A new report from ExxonMobil projects that natural gas will supply 135 percent more electricity worldwide in 2040 than in it did in 2010, overtaking coal as the largest global source of electricity generation.
Thanks in large part to that increased use of natural gas, the report projects global CO2 emissions will grow well below the rate of energy demand during that time, peaking in 2030 before falling five percent by 2040. Exxon expects the latter to occur despite an 85 percent increase in electrical demand and a 35 percent overall increase in energy demand during that 30-year time frame.
The largest increases in electricity generation will be in natural gas, nuclear power and renewable generation from wind and solar, which combined are expected to produce more than 70 percent of the world’s electricity by 2040.
However, wind, solar and biofuels will account for just four percent of electrical generation by 2040 because these renewable fuels are expensive and cannot produce energy on demand. That’s why Exxon believes natural gas will keep increasing because it will continue to serve as a backup fuel for renewables.
Increased electricity demand will be driven by improved living standards and electrification continues in developing countries. Notably many of those countries are expected to use coal (at least initially) to generate electricity, which is one reason Exxon believes CO2 emissions will be 20 percent higher overall in 2040, as half of that increase will come from developing nations.
Fortunately, developed countries such as the United States — the only country to see significant reductions in CO2 emissions in recent years — will help temper those significant CO2 emission spikes, as the below graphic illustrates:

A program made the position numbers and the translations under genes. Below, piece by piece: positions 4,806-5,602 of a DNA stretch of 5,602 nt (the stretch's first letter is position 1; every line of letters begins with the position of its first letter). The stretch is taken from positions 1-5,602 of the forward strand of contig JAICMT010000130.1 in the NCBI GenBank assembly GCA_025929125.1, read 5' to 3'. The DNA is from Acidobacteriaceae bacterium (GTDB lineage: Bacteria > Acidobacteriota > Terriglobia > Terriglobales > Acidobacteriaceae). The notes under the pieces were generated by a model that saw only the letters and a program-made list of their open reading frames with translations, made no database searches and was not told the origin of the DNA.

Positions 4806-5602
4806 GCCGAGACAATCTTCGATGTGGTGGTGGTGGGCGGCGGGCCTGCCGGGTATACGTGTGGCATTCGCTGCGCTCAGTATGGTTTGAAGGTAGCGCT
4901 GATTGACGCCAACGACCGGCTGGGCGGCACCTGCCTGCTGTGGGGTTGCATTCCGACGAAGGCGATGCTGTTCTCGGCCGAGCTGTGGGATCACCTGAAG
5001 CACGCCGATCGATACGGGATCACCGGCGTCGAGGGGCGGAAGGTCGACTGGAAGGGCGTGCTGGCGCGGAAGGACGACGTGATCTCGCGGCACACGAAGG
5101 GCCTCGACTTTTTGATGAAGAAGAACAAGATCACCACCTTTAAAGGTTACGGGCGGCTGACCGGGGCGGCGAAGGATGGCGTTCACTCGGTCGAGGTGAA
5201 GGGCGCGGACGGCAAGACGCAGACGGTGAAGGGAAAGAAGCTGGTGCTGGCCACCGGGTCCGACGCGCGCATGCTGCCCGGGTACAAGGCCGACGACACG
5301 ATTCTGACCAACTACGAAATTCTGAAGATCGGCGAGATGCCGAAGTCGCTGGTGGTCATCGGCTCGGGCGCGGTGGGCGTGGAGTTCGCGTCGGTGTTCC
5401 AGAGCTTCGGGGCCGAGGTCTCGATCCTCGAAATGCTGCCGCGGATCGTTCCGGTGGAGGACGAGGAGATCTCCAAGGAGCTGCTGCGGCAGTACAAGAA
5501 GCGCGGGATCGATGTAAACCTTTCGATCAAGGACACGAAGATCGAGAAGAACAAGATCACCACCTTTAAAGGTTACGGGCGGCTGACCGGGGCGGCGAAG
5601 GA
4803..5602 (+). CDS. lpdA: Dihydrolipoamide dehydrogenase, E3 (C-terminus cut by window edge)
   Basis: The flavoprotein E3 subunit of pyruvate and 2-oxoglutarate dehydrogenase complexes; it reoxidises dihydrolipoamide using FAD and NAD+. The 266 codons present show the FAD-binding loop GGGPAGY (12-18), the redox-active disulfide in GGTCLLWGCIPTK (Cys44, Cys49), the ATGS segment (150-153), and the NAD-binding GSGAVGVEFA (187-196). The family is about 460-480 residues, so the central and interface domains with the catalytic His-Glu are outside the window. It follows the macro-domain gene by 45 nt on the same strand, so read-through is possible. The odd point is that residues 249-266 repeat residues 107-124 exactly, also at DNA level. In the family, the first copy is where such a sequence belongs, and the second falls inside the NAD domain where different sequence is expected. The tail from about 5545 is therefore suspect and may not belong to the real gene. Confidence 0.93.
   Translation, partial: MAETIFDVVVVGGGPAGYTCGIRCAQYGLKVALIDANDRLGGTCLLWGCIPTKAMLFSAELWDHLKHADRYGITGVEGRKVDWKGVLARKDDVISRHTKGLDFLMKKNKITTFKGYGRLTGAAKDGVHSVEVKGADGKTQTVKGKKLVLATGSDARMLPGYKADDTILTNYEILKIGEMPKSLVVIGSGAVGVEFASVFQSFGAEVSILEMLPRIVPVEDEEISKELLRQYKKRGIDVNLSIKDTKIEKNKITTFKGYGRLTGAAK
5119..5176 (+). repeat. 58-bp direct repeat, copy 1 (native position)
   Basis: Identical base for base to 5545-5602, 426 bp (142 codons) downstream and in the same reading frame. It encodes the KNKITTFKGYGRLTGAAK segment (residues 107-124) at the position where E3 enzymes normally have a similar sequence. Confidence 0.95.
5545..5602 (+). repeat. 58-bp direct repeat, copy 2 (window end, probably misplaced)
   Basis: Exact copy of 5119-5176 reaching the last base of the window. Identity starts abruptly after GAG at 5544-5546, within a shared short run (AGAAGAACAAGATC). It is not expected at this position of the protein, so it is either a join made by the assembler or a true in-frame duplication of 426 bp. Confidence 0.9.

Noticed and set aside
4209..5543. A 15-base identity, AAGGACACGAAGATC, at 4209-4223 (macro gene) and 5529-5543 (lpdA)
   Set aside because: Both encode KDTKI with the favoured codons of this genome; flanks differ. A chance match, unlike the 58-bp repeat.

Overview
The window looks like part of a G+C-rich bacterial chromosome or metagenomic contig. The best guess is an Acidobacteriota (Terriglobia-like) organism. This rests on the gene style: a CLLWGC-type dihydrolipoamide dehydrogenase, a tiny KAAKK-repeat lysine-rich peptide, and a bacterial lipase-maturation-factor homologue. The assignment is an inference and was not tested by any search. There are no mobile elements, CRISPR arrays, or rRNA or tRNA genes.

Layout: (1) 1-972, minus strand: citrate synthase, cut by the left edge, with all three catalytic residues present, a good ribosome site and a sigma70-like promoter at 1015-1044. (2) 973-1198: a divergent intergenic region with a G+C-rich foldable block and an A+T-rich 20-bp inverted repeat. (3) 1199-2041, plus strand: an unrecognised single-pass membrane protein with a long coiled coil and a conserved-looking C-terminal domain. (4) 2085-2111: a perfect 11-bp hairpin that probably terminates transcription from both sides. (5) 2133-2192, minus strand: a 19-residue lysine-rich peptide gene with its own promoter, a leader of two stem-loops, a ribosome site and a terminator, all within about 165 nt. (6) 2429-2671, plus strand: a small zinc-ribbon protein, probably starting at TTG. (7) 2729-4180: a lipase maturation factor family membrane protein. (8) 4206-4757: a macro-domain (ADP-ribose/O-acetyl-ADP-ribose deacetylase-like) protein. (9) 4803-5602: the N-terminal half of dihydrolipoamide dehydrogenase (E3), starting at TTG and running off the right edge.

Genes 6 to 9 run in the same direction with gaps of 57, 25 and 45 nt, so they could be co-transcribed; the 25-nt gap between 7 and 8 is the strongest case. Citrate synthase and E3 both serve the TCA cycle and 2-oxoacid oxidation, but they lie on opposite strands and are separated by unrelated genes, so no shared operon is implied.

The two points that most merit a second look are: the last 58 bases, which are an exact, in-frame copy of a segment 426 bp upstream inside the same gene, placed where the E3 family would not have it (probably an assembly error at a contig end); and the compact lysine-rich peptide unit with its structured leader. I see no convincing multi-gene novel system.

From 2010 to 2040, Exxon expects emissions in the Organization of Economic Cooperation and Development (OECD) countries will decline by more than 20 percent and be 10 percent below 1980 levels by 2040 despite an increase in energy demand:
“In the developed countries, industrial energy demand is expected to grow slightly by 2025, as the United States and Canada see an increase in manufacturing and chemicals due to growth in production of unconventional oil and natural gas.”
And Exxon expects CO2 emissions to flatten after 2030 due in large part to an expected drop in China’s emissions after 2025 thanks to further diversification of its energy mix to go along with a decline in its industrial growth.
The fact that the U.S. is enjoying its lowest CO2 emissions in decades at the same time that natural gas has become the top domestic electricity generating fuel for five straight months is no coincidence. Fortunately, the world seems to be trending the same direction and will (eventually) follow the United States’ lead.